"Rational" Discrimination in the Health Insurance Market
If you have a disability, chances are you have a hard time getting inexpensive insurance (or any private insurance) and a job.
As someone actively involved in disability rights, I regularly hear from disabled people who have been discriminated against by insurance companies.
The Rev. Clyde Shideler, who is blind, wrote me, "I have been denied insurance and given rates so high that I could not possibly afford to pay them."
Bruce Robb wrote, "I have been told by some employers that their insurance will be terminated if they were to hire persons with certain types of disabling conditions."
Another person wrote, "I'm in the process of buying a house with my partner. We applied for income protection insurance and because of my epilepsy my premiums are twice as high as my partner's."
Disabled persons bear the brunt of an insurance market that often offers them an inferior or exorbitantly priced policy compared to what nondisabled persons can buy. This, in turn, could exclude them from a job because insurance often comes through one's employment. Any condition which makes one appear to be a risk to the insurance industry also makes them a risk for the employer.
Over the last couple of years, disabled persons have been challenging insurance underwriting practices in court.
In February 2000, Howard Chabner, a lawyer who uses a wheelchair, brought a case against United of Omaha Life Insurance for charging him nearly double the standard life insurance premium. Chabner asked the 9th U.S. Circuit Court of Appeals to rule that charging a disabled man an arbitrarily high life insurance premium violates federal and state laws on equal access to public accommodations under the Americans with Disabilities Act (ADA).
The court found that United "irrationally" discriminated against Chabner because it did not rely on experience or data when determining the premium to charge him. If United were to come up with sound actuarial data, theoretically it could charge Chabner more, and this would not be irrational discrimination. It would be "rational" discrimination based on the insurers' need to make profits.
Now comes a lawsuit filed by Californians for Disability Rights along similar lines. Attorneys filed suit under the state's "unfair business practices" violation code. They allege that Bank of America advertises free life insurance of up to $1,000 to customers who pass the bank's "Good Health Statement." But to qualify, customers must verify that they haven not been treated by a doctor in the last five years for a host of conditions to be eligible for the plan.
The plaintiffs allege that the insurance industry is falsely linking low life expectancies with those who have certain disabilities. They rightly claim if one had polio as a child, that does not equate with death at an early age. However this argument poses problems since a number of disabled persons will still be excluded from insurance protection by actuarial data.
Does everyone need life insurance? Maybe not, but "rational" discrimination spills over into other vital insurance markets like health care and can have dire life consequences. Insurance corporations have found ways to eliminate segments of the disabled population from the insurance pool by making terms unaffordable or insufficient to meet one's needs.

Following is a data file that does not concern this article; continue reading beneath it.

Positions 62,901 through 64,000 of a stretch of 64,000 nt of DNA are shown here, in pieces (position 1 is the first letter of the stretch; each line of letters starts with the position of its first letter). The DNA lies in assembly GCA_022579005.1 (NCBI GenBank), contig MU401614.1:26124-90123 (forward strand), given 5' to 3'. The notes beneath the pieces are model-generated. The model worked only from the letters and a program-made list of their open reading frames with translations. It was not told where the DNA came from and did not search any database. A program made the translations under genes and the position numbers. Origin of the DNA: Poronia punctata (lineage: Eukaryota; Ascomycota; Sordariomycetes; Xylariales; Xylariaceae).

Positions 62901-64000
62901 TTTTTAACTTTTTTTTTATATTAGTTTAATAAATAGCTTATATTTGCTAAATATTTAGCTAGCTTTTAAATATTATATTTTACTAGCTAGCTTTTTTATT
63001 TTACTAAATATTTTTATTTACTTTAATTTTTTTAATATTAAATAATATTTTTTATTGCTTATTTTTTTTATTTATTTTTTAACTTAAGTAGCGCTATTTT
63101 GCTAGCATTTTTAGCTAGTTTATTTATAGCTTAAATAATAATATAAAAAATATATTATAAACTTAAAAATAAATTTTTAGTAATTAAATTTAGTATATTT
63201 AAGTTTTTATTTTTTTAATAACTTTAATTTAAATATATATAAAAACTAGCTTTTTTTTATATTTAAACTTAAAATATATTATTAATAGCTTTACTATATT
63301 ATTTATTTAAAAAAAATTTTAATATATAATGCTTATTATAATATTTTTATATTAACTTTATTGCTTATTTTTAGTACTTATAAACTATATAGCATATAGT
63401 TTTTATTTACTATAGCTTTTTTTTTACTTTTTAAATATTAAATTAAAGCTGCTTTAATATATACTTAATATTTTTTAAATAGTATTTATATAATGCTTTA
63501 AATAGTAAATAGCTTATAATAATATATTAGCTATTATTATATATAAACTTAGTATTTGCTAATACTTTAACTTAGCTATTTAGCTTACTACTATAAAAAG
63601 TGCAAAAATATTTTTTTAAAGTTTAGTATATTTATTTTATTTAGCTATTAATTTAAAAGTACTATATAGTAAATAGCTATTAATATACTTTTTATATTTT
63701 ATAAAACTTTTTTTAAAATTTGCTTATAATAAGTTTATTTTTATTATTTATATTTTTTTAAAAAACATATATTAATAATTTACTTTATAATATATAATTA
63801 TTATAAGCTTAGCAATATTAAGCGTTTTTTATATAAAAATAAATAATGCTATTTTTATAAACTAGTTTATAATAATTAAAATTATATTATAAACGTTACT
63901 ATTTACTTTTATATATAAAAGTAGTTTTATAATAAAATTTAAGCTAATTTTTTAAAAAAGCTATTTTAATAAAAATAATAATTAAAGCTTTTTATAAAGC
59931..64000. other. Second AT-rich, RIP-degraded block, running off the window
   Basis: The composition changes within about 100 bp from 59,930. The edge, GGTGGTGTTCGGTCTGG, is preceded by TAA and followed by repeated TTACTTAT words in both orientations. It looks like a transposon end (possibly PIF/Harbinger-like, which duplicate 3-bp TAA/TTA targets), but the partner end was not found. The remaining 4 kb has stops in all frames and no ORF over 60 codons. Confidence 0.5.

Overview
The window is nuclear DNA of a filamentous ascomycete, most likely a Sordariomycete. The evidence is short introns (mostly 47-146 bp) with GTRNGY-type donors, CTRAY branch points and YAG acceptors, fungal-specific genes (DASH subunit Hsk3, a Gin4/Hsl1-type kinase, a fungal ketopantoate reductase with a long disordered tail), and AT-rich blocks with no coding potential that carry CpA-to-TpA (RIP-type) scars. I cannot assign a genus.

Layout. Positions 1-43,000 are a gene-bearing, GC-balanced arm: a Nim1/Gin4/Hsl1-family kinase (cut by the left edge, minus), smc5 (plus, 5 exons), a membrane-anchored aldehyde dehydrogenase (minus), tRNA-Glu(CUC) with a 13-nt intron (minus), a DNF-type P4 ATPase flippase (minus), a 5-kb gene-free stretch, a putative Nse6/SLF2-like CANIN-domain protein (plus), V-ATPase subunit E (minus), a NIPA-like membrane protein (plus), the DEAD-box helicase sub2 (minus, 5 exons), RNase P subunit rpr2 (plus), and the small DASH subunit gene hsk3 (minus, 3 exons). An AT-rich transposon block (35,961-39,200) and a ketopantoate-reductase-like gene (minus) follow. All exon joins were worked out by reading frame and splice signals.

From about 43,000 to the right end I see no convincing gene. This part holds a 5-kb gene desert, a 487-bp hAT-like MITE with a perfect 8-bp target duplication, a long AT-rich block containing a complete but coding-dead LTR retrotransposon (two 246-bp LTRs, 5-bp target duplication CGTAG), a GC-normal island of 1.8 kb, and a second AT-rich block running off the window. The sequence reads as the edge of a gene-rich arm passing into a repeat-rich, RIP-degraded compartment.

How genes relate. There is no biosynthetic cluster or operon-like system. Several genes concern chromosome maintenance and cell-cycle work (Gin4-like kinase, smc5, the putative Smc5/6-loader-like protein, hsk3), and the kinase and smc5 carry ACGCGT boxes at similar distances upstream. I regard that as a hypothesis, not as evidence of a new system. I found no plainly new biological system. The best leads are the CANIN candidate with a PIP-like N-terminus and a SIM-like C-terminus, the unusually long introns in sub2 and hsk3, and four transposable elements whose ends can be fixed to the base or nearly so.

The 2nd U.S. Circuit Court of Appeals has held that disabled persons are guaranteed equal access to insurers' goods and services. This bars underwriters from refusing entirely to issue a policy to a disabled person, but does not prevent them from issuing inferior goods.
The ADA does not forbid disability benefit plans that provide more generous coverage for physical injuries than for mental disabilities, seven federal courts of appeals found. Employers are free to exercise disparate treatment of mental and physical conditions. Insurers could limit benefits and restrict coverage. They could also cap policies and sell disabled persons a limited selection of a product.
Some courts merged these findings into the general rule that the ADA regulates access to, but not the content of, insurance policies.
It seems that insurance litigation has led us to a stand-off. Those persons with disabilities that provide no basis for "rational" discrimination could be treated on par with nondisabled persons, but those whose impairments do generate higher risk will just be out of luck.
The crux of the problem is relying on the insurance market to produce a just outcome when insurance markets exercise "rational" discrimination and exclude some disabled Americans from the protections afforded others.
Today, thousands and thousands of disabled persons have to fend for themselves in the workplace. They do not have a fair shot at getting a job or adequate insurance. Such unsatisfactory outcomes call for a universal guarantee to health care, one that does not depend on degree of disability or ability to work.
Recent reports indicate that health insurance premiums will likely "surge" at double-digit rates next year for all insured persons. USA Today reports increased costs for prescription drugs, hospital care and doctors will likely force health insurers to raise premiums next year by13%, 20%, even 50%. Rising medical costs may force employers and employees to "make tough and costly choices." This will most likely translate into higher employee costs, more co-pays, and less coverage.
As adequate private insurance becomes less available through employment, there is an opportunity revive the largely forgotten principle of social justice in health care -- now absent in the bourgeois U.S. "rational" for profit system. We need to make sure that disability issues are included in any radical analysis.
Marta Russell can be reached at firstname.lastname@example.org http://disweb.org/